Last Tuesday we asked readers for input on what should be done about the foreclosure crisis. Here are some of the responses we received:
Reader:Banks should do lease purchases to get people into homes. Someday those people could get a mortgage to buy the home at a market rate with some of the lease payments refunded for down payment.
Reader:Lenders have been bailed out on a massive scale and should have worse credit than virtually anyone they are now scrutinizing. It seems they could pass through some of the generosity they themselves have been shown by the tax-paying public and realize that many would be able to stay in their homes if they could negotiate principal reductions that approximate the short sale price the lenders are willing to accept. Lenders would be able to avoid some Realtor commissions and closing costs, and could slow the downward spiral of home values that is swallowing more and more borrowers. Requiring borrowers to fall on their sword by going into default to get their lender on the phone is counter intuitive. Each one who decides default is their only option equals at least a short sale and at worst a foreclosure and another lost customer for at least two to eight years.
Terry Adkinson, partner, Adkvas Group:As a building designer and interior designer, I have had my own firm for over 27 years now. … Our company is barely surviving, and as of this writing may only last another couple of months. This is the worst economy we have seen in forty years.
First, all banks should be required to keep 50% of the homes that they have foreclosed upon as rentals. Hire a rental firm specializing in running them. Then, as the market improves, slowly start selling them off. The idea of dumping two million empty homes onto a market that has been decimated is unthinkable. …
Second, all banks and mortgage companies should pay into a fund that insures them against such an occurrence. … Is that not what PMI Insurance was for? Why no investigation of PMI insurance?
Third, the IRS should allow a yearly extra deduction of a percentage of the value of the homeowner’s mortgage to help homeowners keep their homes. It should be allowed only on one home, no vacation or rental properties. …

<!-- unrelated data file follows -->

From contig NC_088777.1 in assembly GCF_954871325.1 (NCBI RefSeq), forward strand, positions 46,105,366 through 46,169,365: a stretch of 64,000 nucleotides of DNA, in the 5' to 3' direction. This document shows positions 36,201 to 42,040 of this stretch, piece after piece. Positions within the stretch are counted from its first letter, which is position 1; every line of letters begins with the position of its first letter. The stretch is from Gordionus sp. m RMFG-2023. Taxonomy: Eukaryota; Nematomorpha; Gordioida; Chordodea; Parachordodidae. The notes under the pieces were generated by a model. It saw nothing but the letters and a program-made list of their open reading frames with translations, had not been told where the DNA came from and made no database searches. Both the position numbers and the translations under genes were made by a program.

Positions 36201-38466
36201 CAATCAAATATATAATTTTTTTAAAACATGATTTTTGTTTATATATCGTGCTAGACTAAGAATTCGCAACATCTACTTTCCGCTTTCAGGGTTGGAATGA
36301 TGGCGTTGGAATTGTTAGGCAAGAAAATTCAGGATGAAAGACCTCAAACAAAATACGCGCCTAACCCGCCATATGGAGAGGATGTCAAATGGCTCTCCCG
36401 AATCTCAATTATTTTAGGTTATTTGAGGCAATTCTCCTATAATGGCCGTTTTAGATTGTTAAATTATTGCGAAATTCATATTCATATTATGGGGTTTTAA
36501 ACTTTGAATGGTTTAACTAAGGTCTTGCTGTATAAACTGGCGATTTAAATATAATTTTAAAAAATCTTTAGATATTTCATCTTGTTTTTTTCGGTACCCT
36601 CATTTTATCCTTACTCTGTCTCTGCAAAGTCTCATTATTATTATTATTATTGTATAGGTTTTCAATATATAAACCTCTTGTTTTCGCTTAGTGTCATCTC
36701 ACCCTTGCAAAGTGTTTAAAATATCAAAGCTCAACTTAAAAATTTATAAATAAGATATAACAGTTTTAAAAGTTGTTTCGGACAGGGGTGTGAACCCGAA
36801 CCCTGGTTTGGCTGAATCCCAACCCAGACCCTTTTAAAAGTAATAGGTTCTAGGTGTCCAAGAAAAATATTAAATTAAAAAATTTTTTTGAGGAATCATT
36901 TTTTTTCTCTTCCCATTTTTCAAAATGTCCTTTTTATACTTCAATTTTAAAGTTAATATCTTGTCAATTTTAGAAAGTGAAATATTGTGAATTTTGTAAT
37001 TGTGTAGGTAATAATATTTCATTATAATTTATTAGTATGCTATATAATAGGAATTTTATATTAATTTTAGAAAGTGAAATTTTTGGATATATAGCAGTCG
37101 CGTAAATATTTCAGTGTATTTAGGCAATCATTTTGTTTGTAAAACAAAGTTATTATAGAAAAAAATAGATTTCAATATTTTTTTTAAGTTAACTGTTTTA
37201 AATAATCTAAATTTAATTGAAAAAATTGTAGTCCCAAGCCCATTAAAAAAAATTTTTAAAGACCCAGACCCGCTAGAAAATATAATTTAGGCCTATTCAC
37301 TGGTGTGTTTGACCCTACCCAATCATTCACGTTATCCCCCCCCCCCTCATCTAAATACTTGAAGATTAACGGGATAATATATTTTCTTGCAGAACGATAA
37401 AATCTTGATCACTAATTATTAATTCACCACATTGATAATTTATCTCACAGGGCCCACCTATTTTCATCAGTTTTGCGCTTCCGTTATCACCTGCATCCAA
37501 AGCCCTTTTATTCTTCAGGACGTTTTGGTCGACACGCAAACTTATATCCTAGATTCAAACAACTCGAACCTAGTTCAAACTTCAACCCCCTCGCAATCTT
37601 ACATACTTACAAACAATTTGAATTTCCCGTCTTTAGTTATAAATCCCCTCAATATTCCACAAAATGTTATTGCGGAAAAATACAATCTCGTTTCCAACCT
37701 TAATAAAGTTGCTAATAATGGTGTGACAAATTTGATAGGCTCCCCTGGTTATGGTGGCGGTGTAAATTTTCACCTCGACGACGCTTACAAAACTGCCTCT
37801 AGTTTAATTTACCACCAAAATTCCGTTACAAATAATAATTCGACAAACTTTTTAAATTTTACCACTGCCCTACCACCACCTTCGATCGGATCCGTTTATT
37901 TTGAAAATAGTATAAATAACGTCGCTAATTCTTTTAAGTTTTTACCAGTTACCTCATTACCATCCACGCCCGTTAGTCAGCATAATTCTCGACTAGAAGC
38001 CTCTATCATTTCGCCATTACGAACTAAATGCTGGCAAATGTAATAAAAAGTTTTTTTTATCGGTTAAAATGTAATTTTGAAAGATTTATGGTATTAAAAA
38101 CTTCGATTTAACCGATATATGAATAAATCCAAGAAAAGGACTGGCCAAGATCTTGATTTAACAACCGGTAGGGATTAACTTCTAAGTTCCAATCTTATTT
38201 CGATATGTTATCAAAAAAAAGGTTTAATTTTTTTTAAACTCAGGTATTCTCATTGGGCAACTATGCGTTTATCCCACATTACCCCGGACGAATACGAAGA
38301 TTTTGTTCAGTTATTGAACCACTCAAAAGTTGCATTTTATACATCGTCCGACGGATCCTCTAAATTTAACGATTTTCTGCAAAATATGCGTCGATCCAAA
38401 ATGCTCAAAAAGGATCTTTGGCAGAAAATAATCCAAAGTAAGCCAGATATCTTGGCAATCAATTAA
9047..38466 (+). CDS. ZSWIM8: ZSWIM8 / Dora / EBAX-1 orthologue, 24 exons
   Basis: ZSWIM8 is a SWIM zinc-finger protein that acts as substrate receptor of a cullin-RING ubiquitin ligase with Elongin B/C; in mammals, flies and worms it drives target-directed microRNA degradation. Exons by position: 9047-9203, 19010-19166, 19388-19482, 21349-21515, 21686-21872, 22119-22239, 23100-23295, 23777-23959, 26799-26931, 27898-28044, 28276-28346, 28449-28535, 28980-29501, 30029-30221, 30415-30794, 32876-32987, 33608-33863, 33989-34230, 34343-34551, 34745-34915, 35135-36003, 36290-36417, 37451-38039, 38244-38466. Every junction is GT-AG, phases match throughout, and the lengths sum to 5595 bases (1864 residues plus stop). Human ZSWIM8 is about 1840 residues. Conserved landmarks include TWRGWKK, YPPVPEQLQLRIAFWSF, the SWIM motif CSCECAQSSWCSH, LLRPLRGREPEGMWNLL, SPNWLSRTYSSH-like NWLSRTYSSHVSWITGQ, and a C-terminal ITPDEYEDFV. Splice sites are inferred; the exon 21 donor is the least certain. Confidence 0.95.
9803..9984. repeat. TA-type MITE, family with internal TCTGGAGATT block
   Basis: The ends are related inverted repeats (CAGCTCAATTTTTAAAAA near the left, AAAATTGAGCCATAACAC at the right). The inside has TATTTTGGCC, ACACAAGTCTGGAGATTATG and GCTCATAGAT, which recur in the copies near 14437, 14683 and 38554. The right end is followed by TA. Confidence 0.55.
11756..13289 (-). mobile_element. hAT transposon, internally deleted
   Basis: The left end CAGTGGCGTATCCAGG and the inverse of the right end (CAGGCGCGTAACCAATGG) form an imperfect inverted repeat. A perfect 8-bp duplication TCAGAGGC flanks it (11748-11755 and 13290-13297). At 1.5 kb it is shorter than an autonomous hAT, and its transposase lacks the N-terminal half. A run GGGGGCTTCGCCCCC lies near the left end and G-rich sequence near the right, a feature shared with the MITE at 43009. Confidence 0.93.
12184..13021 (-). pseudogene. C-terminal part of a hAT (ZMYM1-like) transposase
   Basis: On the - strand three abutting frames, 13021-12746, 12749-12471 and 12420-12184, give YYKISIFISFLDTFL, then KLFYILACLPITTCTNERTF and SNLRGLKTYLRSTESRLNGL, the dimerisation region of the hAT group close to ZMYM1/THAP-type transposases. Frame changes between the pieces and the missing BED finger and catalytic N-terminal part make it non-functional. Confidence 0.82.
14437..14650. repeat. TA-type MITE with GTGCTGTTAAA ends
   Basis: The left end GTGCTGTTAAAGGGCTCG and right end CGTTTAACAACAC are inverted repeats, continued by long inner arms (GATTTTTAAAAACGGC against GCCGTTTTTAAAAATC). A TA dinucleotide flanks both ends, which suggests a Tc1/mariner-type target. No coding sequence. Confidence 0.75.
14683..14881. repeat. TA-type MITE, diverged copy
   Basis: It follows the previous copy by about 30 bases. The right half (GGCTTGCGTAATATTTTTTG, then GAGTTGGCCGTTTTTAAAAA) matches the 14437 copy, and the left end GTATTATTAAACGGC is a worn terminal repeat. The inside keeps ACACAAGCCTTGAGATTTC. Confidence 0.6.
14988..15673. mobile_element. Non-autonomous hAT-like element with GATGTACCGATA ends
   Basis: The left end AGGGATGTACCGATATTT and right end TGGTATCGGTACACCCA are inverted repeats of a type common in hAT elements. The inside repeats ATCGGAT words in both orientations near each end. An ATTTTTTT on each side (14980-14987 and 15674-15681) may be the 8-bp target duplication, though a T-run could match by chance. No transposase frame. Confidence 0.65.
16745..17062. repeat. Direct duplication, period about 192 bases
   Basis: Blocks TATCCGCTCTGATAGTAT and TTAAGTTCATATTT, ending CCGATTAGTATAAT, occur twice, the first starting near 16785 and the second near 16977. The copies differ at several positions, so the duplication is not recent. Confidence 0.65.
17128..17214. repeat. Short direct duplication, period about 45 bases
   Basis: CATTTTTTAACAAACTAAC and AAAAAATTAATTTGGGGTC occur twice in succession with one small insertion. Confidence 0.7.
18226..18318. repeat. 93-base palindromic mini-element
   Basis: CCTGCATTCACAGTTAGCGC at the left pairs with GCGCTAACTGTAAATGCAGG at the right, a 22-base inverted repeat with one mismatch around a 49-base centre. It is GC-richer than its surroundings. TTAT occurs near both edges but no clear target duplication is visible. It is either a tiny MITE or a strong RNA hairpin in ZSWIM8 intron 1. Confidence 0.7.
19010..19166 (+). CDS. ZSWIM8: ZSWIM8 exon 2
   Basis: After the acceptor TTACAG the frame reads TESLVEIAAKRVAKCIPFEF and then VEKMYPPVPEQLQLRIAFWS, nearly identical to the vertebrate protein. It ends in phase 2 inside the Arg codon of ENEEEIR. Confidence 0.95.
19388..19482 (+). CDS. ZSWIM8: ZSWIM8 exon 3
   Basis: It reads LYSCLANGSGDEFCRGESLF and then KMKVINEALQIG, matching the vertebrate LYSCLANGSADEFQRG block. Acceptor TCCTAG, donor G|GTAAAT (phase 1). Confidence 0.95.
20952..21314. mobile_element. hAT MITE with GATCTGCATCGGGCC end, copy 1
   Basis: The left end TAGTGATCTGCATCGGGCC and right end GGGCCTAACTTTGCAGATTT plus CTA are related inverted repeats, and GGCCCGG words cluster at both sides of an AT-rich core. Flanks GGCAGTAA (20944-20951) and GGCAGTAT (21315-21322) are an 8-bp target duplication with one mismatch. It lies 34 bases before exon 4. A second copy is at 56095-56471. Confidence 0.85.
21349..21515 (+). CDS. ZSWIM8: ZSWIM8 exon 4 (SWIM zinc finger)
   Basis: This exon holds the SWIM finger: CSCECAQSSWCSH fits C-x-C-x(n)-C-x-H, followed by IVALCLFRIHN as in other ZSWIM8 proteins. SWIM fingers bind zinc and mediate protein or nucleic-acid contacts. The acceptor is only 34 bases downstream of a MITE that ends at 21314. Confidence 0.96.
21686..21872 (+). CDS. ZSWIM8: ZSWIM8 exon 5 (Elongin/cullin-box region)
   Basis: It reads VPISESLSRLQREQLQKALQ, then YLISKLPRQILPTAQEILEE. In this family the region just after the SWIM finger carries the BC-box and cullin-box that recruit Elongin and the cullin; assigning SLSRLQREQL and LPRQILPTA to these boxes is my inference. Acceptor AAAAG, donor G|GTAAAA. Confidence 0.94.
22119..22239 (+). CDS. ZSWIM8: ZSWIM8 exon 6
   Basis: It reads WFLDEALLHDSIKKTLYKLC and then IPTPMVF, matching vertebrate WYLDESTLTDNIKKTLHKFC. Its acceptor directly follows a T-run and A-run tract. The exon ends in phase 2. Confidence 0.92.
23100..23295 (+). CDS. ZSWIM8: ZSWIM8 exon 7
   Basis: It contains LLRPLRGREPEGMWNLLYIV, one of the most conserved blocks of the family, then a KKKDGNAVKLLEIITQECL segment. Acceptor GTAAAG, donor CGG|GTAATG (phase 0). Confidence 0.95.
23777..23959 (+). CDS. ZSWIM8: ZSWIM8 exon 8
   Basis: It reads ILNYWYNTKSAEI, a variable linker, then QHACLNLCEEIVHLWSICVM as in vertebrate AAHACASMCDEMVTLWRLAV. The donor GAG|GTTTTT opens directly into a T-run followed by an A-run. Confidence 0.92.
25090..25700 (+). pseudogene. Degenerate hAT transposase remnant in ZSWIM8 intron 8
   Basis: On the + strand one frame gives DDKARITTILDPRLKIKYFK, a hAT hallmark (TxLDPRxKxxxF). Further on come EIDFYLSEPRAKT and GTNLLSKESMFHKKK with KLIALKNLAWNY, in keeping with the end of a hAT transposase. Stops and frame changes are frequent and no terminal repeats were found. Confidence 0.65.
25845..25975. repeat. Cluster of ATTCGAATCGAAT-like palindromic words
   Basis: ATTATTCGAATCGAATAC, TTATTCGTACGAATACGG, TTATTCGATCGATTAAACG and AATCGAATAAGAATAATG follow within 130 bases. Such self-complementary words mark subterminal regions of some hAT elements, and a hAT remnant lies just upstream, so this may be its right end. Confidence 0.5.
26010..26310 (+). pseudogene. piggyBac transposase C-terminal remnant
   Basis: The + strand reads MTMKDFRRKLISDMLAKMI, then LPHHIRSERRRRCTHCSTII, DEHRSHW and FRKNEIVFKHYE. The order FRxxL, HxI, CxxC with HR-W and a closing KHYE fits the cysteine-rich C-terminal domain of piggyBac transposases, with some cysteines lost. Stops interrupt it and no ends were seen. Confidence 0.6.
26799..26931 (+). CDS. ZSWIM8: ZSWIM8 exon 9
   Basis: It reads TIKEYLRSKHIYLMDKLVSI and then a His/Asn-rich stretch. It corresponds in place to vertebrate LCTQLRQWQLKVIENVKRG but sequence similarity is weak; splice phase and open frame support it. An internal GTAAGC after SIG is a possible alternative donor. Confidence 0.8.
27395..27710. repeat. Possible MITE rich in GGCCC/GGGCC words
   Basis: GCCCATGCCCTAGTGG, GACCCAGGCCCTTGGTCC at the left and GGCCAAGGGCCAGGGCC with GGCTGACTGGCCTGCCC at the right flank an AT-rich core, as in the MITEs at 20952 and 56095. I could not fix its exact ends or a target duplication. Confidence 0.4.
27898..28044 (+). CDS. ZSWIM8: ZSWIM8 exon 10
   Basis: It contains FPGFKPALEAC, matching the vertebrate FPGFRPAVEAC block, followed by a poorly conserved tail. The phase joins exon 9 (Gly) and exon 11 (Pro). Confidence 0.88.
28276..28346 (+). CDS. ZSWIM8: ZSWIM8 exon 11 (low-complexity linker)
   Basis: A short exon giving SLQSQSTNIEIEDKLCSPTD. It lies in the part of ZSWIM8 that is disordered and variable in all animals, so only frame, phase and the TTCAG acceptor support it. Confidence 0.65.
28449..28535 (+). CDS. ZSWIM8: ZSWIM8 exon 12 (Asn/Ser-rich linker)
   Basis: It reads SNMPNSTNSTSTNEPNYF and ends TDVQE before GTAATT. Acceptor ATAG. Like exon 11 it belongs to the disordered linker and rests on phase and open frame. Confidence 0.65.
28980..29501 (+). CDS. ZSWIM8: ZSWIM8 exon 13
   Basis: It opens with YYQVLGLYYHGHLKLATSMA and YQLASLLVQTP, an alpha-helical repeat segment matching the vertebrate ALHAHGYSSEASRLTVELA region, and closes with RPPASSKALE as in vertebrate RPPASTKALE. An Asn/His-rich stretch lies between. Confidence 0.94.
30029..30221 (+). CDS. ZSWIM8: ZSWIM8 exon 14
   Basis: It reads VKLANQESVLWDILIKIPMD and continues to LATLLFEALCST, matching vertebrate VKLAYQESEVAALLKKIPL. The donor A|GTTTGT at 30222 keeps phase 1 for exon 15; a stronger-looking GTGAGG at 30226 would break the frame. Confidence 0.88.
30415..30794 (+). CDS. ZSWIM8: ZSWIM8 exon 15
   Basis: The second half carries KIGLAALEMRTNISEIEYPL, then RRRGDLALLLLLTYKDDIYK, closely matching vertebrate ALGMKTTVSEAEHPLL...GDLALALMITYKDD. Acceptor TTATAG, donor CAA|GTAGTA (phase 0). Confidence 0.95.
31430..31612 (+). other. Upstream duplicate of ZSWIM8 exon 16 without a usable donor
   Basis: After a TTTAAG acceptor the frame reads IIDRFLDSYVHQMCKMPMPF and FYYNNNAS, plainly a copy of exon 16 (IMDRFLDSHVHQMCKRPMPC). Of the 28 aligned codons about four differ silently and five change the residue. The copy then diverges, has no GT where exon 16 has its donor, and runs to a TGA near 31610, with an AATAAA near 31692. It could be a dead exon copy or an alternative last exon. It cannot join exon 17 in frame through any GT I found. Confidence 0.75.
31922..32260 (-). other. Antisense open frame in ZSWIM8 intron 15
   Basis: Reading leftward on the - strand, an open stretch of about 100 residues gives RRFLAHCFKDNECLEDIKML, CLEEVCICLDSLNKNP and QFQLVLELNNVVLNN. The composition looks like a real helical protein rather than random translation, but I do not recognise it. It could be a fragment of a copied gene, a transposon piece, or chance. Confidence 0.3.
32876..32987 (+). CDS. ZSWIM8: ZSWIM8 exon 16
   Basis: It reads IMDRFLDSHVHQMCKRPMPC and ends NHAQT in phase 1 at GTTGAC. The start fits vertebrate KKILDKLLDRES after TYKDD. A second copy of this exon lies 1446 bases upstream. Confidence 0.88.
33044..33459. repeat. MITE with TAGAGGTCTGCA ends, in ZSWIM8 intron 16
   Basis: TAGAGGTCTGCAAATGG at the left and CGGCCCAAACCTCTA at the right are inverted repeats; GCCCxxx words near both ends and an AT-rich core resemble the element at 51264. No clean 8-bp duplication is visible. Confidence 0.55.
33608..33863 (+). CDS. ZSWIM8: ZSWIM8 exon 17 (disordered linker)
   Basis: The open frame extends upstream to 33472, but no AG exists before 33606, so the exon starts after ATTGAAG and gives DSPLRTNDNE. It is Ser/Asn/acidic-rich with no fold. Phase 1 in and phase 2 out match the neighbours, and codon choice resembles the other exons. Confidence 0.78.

Fourth, … the IRS should allow no capital gains on profits for builders in a graduated system for five years. The first year 100% no capital gains tax, second year 80%, and so on. This would allow builders to take the chance on producing the homes that will be needed as soon as the economy recovers. …
Fifth, require that 50% of all mortgages generated by a bank or lender be retained within the lender or mortgage company…. This will lessen the chance of fraud and will make them think twice about risky loans.
Reader:The banks are going to have to restructure some loans, as obviously these prices were allowed to go out of sight, due to false values applied by Realtors and appraisers. I'm afraid the poor banks, who by the way hoard money while homeowners spend money and actually stimulate the economy, are going to just have to assume some of the loss. Blaming the government has no validity. The banksters who bundled all of the mortgages and sold them off globally in securities is what caused this whole mess in the first place. Financial institutions are not hurting; the folks who were trying to acquire the American dream are the ones who got the shaft.
Reader:If you can call all of the thousands upon thousands of homeowners spotlighted on 60 Minutes last Sunday deadbeats and you just want to kick them out of their homes ASAP so we can all get back to our comfortable notion of how things are supposed to work in this country, that's fine. Let the banks continue to use forged documents while you're at it, as that will speed up the process too. If we started to think about people and not profits, we might be able to come up with a solution. Freeze home prices. Restructure as many people's mortgages as possible, or even short share but forgive the debt. Foreclose on those you must, but give unemployed people work building temp housing for these people.